The association was U-shaped showing that psychological benefits of breastfeeding may already be acquired during the first 6 months, thus even short breastfeeding should be encouraged in maternity clinics.  
Study Flaws & Conclusion?
"First, self-reports of breastfeeding might inflict bias due to recall or social desirability problems. Second, the most disadvantaged participants had dropped out from the study. Future studies should examine potential mechanisms explaining the association between breastfeeding and personality outcomes."

When is PND NOT PND? Part One

According to NHS direct:
"Postnatal depression (PND) is a type of depression some women experience after they have had a baby. It usually develops in the first four to six weeks after childbirth, although in some cases it may not develop for several months. There is often no reason for the depression.
There are many symptoms of PND, such as low mood, feeling unable to cope and difficulty sleeping, but many women are not aware that they have the condition. It is important for partners, family, friends and healthcare professionals to recognise the signs of PND as early as possible so that appropriate treatment can be given.
It is very important to understand that having PND does not mean you do not love or care for your baby."
And this is absolutely true - for women with PND it's important they get effective support as soon as possible; for those supporting mums to be aware of signs and help mum obtain the help they need.

But, I also wonder how often PND is MISdiagnosed.

Via Milk Matters I see lots of mums who have been struggling for various amounts of time with different problems, but what I've noticed is a large percentage are either diagnosed with PND, or it has been suggested to them they may be suffering from it.

It confuses me.

If someone is living in a really difficult situation - perhaps their baby cries excessively, or pulls off the breast mid feed to writhe and cry; mixed in with painful feeding plus perhaps discomfort between feeds. Throw in a baby who will never be put down and so parents are sleeping in shifts whilst the other holds baby on their chest, which after weeks creates extreme tiredness.  Add to the mix that the mum has often seen numerous health professionals and had either a) conflicting information b) numerous attempts at help none of which have worked c) mum feels like she is banging her head against a brick wall.

Do we expect her to be doing an Irish jig of happiness?

A mum last week springs to mind.  After weeks of feeding problems, pain and a constantly unsettled (ie screaming for long spells) baby, she had gone back to the doctor again about the ongoing agonising pains in her breasts.  She had already taken multiple courses of antibiotics, and so the pain was now assumed to be thrush and had been medicated accordingly.  As it still hadn't improved she had gone back to the doctor, by now pretty desperate, describing the pain as "unbearable"and the doctor recommended more antibiotics.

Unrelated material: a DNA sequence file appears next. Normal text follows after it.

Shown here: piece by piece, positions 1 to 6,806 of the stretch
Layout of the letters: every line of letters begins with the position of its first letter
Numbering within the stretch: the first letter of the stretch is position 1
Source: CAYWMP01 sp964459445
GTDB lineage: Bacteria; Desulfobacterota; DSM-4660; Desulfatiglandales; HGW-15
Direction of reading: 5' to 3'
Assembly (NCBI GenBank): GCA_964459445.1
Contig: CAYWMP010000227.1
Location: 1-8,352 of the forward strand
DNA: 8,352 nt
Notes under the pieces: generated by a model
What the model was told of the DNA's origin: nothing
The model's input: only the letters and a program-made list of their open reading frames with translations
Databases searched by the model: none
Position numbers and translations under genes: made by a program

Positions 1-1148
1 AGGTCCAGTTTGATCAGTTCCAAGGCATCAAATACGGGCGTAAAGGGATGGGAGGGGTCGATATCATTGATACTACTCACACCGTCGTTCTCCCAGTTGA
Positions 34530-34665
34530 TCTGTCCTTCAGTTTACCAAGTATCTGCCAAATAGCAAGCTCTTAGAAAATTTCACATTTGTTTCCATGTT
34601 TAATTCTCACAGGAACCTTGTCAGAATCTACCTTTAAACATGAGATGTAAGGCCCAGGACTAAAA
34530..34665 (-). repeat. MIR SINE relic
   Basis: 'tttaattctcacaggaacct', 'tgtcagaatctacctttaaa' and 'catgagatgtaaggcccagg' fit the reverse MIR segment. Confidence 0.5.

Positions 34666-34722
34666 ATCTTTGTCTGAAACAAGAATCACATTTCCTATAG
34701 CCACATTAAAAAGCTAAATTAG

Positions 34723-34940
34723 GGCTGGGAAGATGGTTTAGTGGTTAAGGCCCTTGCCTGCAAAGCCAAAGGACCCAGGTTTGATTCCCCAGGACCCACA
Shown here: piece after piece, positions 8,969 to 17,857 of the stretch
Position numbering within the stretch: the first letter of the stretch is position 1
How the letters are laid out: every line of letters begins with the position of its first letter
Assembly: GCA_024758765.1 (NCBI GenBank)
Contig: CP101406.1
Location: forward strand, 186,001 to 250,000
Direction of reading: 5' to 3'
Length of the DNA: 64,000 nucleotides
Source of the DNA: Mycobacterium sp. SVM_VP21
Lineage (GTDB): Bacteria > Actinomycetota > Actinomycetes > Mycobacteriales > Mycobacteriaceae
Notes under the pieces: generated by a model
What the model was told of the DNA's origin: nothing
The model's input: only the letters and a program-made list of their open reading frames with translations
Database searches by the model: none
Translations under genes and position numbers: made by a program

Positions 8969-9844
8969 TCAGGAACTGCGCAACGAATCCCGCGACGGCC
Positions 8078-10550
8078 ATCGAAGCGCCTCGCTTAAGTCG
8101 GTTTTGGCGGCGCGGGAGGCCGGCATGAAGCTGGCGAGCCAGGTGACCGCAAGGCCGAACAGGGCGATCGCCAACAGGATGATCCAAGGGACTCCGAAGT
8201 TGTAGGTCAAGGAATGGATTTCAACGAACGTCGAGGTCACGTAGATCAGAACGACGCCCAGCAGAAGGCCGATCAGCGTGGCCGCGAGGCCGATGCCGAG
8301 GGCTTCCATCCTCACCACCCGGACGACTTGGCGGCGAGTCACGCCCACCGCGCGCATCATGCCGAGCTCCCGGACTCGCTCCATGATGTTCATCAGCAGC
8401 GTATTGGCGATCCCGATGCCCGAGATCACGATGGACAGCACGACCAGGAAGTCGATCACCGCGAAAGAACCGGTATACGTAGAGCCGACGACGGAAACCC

"How will that help?" She had asked confused, "baby becomes more unsettled each time I take a course - and it hasn't stop the pain before."

The Doctor advised the mum that if she did not like how he was treating her she was welcome to complain to the practice manager.

The mum, promptly burst into tears.

Do you think you may be depressed?  the Doctor had asked....

I don't feel depressed the mum told me - in pain, frustrated at the conflicting advice which never resolved the pain and utterly BEEPED off, yes!

Her story is not an isolated case.  Many mums who have spent weeks or months struggling, experiencing ongoing pain which can impact on how mum feels about baby (who may always want to feed as soon as he goes to mum, which for her equals pain) seriously broken sleep - not just with a frequently waking baby, but a frequently waking baby who cries for hours when he does wake are in a fragile emotional/mental state, but is that depression?

In many cases when the pain stops and the baby settles - mum describes it as "life changing".  When the situation that is so tough improves, so does mum.  Of course some women suffer true PND, but I also wonder if it isn't at other times a rather large sticking plaster for incompetent care.

How society judges our children...

My two are as opposite as chalk and cheese.

My eldest is dark haired, dark eyed,very tall and "forward" for her age; spirited, feisty, takes no crap kinda kid, kind, empathic and friendly.  Knows her mind and sticks to it - explain why something isn't OK and you're likely to get co-operation; bark instructions and you get a look of "And what are you going to do if I don't?".  At two she looked and sounded like an average four year old, I was often asked which school she went to.  Other children typically also think she's older and she's a make a friend everywhere you go type.

In contrast my son has blonde curls which were even whiter when younger, bright blue eyes, is angelic looking and small for his age (though not so much these days!), quite chilled out although can absolutely demonstrate his emotions with the best of them - does this in a different way to his sister.  Rather than voicing his objections loudly and with passion, he goes for ignoring something he doesn't fancy doing - or tries to appeal with smiles and winning you over rather than the head to head combat style of my daughter.  If someone becomes vaguely firm he will generally comply, if he still objects you know it's really important to him.